Much of both the painted and engraved rock art of South Africa is characterised by its naturalistic depictions of animals, as well as numerous images of people, ambiguous figures with mixtures of animal and human features, and certain ‘geometric’ or abstract shapes and patterns. These images are the work of San|Bushman people and their ancestors. Although San|Bushman communities now live mainly in Namibia, Botswana and north-western South Africa, historically San|Bushman cultural groups lived more widely throughout southern Africa. Hunter-gatherer people are thought to have been the only inhabitants of what is now South Africa until the arrival of herding and farming people from the north from around 2,000 years ago.

Farmer rock art

Some paintings and engravings in South Africa were made by Bantu language-speaking farming people. These include a distinct tradition of rock shelter paintings found in the north-west of the country, featuring mostly white finger-painted images of animals such as crocodiles and giraffes and other motifs. These paintings, located in remote areas, are known to have been created by Northern Sotho people. Further to the south and west, engraved designs showing conjoined circle motifs are found throughout KwaZulu Natal and some areas of Mpumalanga and Gauteng Provinces, and appear to have been made by the ancestors of Sotho-Tswana and Nguni language speakers, perhaps ancestors of modern Zulu people.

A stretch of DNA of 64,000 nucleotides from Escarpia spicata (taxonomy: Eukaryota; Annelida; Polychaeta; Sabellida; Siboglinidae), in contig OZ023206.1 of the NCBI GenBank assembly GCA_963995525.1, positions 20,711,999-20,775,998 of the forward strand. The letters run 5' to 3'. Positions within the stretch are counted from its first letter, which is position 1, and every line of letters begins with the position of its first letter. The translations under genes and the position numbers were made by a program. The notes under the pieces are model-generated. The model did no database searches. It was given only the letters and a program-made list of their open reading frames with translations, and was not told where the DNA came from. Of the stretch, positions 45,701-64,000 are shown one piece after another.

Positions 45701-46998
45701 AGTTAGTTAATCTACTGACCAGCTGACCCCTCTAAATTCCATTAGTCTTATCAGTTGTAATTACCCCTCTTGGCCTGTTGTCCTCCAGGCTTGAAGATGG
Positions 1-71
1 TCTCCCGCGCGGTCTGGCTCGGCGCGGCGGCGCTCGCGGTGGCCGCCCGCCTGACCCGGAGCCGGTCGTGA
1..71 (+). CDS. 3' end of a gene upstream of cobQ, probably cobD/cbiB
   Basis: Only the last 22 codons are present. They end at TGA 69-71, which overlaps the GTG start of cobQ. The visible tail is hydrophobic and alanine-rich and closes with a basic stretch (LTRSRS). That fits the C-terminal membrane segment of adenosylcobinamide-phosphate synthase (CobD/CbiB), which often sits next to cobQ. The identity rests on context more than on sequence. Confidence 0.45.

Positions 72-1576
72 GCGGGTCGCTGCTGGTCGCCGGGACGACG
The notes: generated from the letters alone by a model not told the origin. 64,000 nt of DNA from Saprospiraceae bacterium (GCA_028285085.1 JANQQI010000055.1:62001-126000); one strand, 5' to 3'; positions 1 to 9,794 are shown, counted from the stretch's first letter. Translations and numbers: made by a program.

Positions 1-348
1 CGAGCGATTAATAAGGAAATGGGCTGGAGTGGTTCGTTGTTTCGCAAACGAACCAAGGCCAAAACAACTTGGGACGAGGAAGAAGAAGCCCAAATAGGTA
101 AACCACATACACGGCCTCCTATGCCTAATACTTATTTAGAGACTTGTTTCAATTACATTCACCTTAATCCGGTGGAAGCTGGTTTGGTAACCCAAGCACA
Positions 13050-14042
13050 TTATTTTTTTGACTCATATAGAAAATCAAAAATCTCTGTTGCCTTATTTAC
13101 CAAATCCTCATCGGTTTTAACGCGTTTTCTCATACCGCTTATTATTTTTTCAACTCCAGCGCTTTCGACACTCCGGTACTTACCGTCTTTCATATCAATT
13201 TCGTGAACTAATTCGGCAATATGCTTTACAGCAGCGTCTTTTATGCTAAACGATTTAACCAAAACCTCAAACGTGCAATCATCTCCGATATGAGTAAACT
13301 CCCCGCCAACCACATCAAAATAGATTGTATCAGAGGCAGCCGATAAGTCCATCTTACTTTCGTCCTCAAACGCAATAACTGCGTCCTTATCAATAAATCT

Herder rock art and other traditions

Some rock art styles and motifs elsewhere in South Africa seem to belong to other unique traditions. It has been proposed that engraved rock art patterns with particular features including circular, linear and oblong motifs found at sites across the country, particularly near watercourses, may be the work of the Khoekhoen people or their ancestors, herders culturally related to the San|Bushmen. Some paintings also appear to reflect this tradition. Local rock art traditions specific to certain areas include, among others, conglomerations of handprints near the coast in the south-western part of the Western Cape and rows of engraved cupules in the north east of the country. There are also several examples from different rock art traditions across South Africa, of depictions of European people, items or events (such as horses and firearms) which clearly date from the 17th century or later. In the Karoo region, rock gongs (natural rock formations with indentations indicating that they have been used as percussive instruments) are sometimes associated with engraving sites.